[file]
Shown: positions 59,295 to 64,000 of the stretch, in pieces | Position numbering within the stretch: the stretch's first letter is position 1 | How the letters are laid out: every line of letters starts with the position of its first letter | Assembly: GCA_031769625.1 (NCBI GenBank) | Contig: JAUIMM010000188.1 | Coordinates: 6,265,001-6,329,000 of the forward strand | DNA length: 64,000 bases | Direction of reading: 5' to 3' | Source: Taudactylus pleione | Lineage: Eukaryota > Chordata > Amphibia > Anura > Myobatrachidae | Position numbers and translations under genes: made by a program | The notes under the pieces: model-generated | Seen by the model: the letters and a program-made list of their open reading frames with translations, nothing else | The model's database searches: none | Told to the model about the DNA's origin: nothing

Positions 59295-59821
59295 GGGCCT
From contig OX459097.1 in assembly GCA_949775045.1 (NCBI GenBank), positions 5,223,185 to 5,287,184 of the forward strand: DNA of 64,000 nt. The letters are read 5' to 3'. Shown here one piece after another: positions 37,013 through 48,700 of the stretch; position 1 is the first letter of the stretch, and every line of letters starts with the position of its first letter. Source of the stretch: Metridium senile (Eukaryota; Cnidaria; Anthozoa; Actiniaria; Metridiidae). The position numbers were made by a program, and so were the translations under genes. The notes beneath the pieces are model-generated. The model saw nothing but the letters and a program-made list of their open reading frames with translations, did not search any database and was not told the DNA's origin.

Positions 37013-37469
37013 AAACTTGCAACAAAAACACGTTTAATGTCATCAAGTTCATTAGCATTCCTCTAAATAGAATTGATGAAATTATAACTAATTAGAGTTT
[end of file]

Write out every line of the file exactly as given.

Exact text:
Shown: positions 59,295 to 64,000 of the stretch, in pieces | Position numbering within the stretch: the stretch's first letter is position 1 | How the letters are laid out: every line of letters starts with the position of its first letter | Assembly: GCA_031769625.1 (NCBI GenBank) | Contig: JAUIMM010000188.1 | Coordinates: 6,265,001-6,329,000 of the forward strand | DNA length: 64,000 bases | Direction of reading: 5' to 3' | Source: Taudactylus pleione | Lineage: Eukaryota > Chordata > Amphibia > Anura > Myobatrachidae | Position numbers and translations under genes: made by a program | The notes under the pieces: model-generated | Seen by the model: the letters and a program-made list of their open reading frames with translations, nothing else | The model's database searches: none | Told to the model about the DNA's origin: nothing

Positions 59295-59821
59295 GGGCCT
From contig OX459097.1 in assembly GCA_949775045.1 (NCBI GenBank), positions 5,223,185 to 5,287,184 of the forward strand: DNA of 64,000 nt. The letters are read 5' to 3'. Shown here one piece after another: positions 37,013 through 48,700 of the stretch; position 1 is the first letter of the stretch, and every line of letters starts with the position of its first letter. Source of the stretch: Metridium senile (Eukaryota; Cnidaria; Anthozoa; Actiniaria; Metridiidae). The position numbers were made by a program, and so were the translations under genes. The notes beneath the pieces are model-generated. The model saw nothing but the letters and a program-made list of their open reading frames with translations, did not search any database and was not told the DNA's origin.

Positions 37013-37469
37013 AAACTTGCAACAAAAACACGTTTAATGTCATCAAGTTCATTAGCATTCCTCTAAATAGAATTGATGAAATTATAACTAATTAGAGTTT